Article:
"Men and women"
And = 와 after a vowel and 과 after a consonant (usually in written: 하고 in speech)
Just to add, refer to this Reddit post with more elaboration, and examples: https://www.reddit.com/r/Korean/comments/2k33ed/와_vs_과_vs_하고/clhgdm5
Then, what do Koreans usually use? (or do you just skip the "and" altogether?)
i think it is too considering on one of the other questions i saw a comment saying that in korean they usually don't specify plural or singular when it comes to nouns, therefore most times left ambiguous unless the speaker specifies.
is that a pic of my ( so secret husband he doesn't know it yet) yoongi I see you ARMY fan
Guys, please. This is for learnumg korran and not fangirling. Please spam somewhere else.
Tbh I'm here because I actually want to learn Korean. I love BTS but I take learning Korean seriously.
LMAO I actually wouldn't do somethin but i'm bored so... : KIM SEOKJIN MIN YOONGI JUNG HOSEOK PARK JIMIN KIM TAEHYUNG JEON JUNGKOOK BTS!
KIM SEOKJIN MIN YOONGI JUNG HOSEOK PARK JIMIN KIM TAEHYUNG JEON JUNGKOOK BTS but are you here for armys or to learn korean?Im here to learn korean so i can watch bts run without subtitles kkkkk:)
This program never explains what things mean and makes you make inferences, which isnt working well
I guess that's actually how it works best. If you stay long enough, you just naturally get the hang of it.
It explains everything on the website, there is a study guide that can help you.
it's not. 95% of what we are learning in this course is overly proper/formal/only used in writing
So what would the common think of someone speaking this way when they are a foreigner
Okay so 들 gets dropped a lot but what i don't understand is, how would i understand the plural in a sentence if there is no marker indicating it? Could someone provide an example sentence? Thank you :)
I dont get any of this. I have to guess it all. Do the characters stand for certain phrases in english?
Korean uses an alphabet -- but unlike in English, where the letters are just written next to each other, Korean groups letters together into square blocks, one for each syllable.
If Korean were written like English, then the first word in Duo's sentence, namjadeul, would be written ㄴㅏㅁㅈㅏㄷㅡㄹ -- you should be able to see the eight Korean letters n-a-m-j-a-d-eu-l next to each other. So ㄴ stands for the consonant n, ㅏ for the vowel a, and so on. (The Korean sound often written eu in English is one sound and so is written with just one letter in Korean.)
But instead of writing them next to each other, the letters are grouped into syllables. So the first syllable nam is written not ㄴㅏㅁ but instead 남. You should be able to see the same three letters, but the n and a are written next to each other and then the ending consonant m is written beneath the first two letters, so that the entire syllable fits into a square.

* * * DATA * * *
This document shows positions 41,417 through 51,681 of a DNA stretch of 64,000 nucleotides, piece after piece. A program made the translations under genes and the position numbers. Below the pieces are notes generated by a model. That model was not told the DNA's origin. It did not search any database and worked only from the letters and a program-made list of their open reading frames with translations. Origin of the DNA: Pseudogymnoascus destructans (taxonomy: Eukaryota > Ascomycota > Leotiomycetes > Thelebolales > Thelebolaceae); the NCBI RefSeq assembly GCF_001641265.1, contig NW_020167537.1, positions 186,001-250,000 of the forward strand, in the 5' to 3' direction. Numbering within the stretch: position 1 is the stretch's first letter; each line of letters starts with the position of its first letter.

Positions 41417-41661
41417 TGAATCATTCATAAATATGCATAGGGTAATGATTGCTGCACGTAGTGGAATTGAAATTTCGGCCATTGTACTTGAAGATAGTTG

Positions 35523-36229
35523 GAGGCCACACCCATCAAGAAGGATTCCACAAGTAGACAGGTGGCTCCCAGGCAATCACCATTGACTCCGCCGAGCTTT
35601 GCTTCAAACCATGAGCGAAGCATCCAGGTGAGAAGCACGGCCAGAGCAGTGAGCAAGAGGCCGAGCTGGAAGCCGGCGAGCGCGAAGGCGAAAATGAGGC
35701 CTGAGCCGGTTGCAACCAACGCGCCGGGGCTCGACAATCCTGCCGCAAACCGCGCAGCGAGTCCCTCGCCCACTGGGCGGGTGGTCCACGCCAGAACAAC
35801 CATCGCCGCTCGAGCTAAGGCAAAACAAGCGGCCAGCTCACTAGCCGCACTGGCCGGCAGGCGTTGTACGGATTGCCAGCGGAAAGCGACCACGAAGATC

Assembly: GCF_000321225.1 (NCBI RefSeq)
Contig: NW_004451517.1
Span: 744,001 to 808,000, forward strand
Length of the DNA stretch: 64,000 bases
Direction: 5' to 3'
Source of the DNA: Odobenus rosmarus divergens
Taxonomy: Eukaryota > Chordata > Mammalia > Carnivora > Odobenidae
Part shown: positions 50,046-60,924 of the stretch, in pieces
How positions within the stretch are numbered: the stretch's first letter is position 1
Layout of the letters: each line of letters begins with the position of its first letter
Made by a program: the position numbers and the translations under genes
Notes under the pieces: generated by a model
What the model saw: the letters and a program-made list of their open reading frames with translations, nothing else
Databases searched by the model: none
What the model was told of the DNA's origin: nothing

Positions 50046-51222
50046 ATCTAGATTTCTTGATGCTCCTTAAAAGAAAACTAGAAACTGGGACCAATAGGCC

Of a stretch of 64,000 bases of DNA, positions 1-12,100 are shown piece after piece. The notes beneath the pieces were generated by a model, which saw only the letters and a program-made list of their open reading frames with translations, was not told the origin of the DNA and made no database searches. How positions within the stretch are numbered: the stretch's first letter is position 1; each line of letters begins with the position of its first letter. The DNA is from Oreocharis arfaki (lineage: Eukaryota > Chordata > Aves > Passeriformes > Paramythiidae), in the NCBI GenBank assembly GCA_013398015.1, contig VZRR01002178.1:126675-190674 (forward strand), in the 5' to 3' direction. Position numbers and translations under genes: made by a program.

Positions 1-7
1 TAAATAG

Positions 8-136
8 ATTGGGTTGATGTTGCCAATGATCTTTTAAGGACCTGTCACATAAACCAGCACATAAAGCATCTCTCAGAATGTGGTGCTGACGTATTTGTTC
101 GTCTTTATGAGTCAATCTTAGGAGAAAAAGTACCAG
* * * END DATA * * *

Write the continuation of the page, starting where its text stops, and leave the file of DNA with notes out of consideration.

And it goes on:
Since Korean uses an alphabet, the individual characters don't have a meaning on their own; they're just used to write the sounds of Korean words.
For example, in English, the three letters bat don't have a meaning as a shape, but together they're used to write the English word for a flying mammal and also the English word for a wooden stick used to a hit the ball in baseball, because both of those words are pronounced /bæt/. Those three letters are also used to write the beginning of the word battery, even though batteries have nothing to do with bats -- it's the pronunciation that counts.
Like that in Korean as well: the individual syllables don't have meanings of their own; they are just used to write Korean words that have that pronunciation. And sometimes, two or more words might have the same pronunciation (as with bat-the-animal and bat-the-stick in English) and so might be spelled the same.
Sometimes, two words that have the same pronunciation are still spelled differently, for historical reasons -- a bit like "meet" and "meat" in English, or "cereal" and "serial".
So to read Korean, you have to know how the letters are pronounced, then how to put them together to read syllables, and then put the syllables together to make words -- and know what those words mean.
Fortunately, words in Korean are usually separated by spaces, so you can tell where one word ends and the next one begins. However, some things that we might consider separate words are written together with the preceding word in Korean.
In this exercise, if you take everything up to the first space, you have 남자들과.
남 is nam (ㄴㅏㅁ), 자 is ja (ㅈㅏ), 들 is deul (ㄷㅡㄹ), and 과 is gwa (ㄱㅘ: g + wa, where the wa sound is itself made up of ㅗㅏ which by themselves are read o and a).
The bits in parentheses are just to show the individual letters making up the syllables -- you'll never see it written like that in Korean.
Now let's put those syllables together into words.
남자 or namja means "man". The 들 is a plural marker -- a little bit like the -s we add to English words such as "cats" or "dogs" to make them plural. (But Korean uses 들 a lot less often than English uses -s, mostly relying on context to show whether something is singular or plural.) So 남자들 namjadeul is "men" -- the plural of 남자 namja "man".
And the 과 gwa at the end means "and". We'd write that as a separate word in English but it's written together with the preceding word in Korean.